Glen Toepfer’s years in construction quality assurance (CQA) have brought him to a diverse range of geosynthetics installation sites. From conventional landfill and pond liner projects to the massive, multi-layer “zero leak” strategy of the Palo Verde Nuclear Generating Station, Toepfer has seen the good, bad, and ugly that geotechnical engineering works can offer. His field insights have been collected in a new book, The Complete Field Guide to Ensuring Quality Geosynthetics Installations.
The 372-page guide’s subhead, “Volume 1: Fundamentals & Geomembranes,” makes it clear that this is not a simple subject, no matter how many millions of square meters of material are installed each year around the world. Each site has its unique design and installation needs, which are inextricably tied to the long-term value of the site. One needs to “build it right from the start,” Toepfer has said on multiple occasions. The guide reinforces that while seeking to strike a balance between quality and cost control.
Finding that balance, Toepfer told Geosynthetica in an interview during the book’s authoring, is one of the biggest issues in the field. One place in which balance is lost is when the role of CQA is misunderstood.
“Too many people confuse the term CQA to actually mean documentation,” Toepfer said. “As such, there are broad instances where CQA has been devalued.”
On the installation side of the profession, organizations such as the International Association of Geosynthetic Installers (IAGI) have established programs to identify the experience and quality of individual installers and companies. They make it clear that installation of a 60-mil high-density polyethylene geomembrane layer requires far more than just a truck and wedge welder.
CQA professionals, however, have no such organization or dedicated program to promote the quality and depth of their work. The cost-control pressures common to any construction and on-going engineered facility have also squeezed at CQA’s value due to some of these misunderstandings about the work and the expertise required to perform CQA well.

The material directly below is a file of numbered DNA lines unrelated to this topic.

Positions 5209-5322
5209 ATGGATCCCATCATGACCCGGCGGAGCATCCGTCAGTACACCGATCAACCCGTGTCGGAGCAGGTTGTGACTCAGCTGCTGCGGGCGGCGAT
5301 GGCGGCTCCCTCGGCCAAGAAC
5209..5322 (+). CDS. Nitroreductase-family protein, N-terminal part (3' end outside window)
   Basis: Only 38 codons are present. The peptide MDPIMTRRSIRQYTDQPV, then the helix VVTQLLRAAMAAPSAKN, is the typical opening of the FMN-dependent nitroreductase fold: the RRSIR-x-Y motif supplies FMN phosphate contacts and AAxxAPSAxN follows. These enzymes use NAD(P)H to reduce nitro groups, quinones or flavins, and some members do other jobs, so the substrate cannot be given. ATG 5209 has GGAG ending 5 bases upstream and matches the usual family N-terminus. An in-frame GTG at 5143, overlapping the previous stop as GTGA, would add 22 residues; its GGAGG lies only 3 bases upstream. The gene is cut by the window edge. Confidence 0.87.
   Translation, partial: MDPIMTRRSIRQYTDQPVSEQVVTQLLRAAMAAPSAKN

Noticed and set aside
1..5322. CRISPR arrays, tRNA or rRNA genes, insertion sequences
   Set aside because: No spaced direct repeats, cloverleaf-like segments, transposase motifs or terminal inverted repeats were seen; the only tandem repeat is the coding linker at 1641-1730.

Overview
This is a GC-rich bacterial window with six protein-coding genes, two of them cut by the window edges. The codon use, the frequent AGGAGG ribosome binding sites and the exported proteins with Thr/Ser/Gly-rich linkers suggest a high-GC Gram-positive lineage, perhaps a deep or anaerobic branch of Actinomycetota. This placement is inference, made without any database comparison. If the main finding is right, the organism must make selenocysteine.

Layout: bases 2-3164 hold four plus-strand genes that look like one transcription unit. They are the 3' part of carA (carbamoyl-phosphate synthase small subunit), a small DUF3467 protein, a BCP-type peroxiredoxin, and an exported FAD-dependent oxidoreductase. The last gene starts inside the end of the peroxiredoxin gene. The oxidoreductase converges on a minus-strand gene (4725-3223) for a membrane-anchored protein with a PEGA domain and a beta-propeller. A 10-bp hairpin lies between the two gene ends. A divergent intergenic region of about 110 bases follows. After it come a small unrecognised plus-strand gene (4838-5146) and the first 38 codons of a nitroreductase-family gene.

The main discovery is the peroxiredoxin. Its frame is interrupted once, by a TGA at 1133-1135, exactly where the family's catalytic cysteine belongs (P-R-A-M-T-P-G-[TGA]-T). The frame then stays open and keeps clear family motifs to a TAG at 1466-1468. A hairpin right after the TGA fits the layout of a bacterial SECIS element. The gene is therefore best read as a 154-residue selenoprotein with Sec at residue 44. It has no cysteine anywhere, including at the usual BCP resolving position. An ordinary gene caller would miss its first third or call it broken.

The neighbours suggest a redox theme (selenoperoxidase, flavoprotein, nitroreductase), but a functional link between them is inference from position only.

Enter Toepfer’s book, which is a natural extension of his “Uncontained” website project in which field experiences (including many unflinchingly honest discussions of how well-meaning operations have erred) are detailed.
Though the book has many pages of material, it has been designed for easy reference. “Keys to Success” summaries are provided in all chapters, shortcuts and pitfalls are identified, data management solutions are shared, more than 20 pages are dedicated to a pictorial presentation of peel incursion calculations, an additional 280 graphics are used to reinforce concepts and field techniques, etc.
Glen Toepfer, C.E.T., is president of CQA Solutions LTD. In addition to the construction quality assurance work, CQA Solutions also provides professional development education sessions and a real-time data collection and validation system (SuperTek) for geosynthetics installations.
The release of The Complete Field Guide to Ensuring Quality Geosynthetics Installations, grounded as it is in real-world examples and experience sharing, including credit to the many lessons Toepfer has learned from other experts on site, is an interesting and welcomed edition to the field.4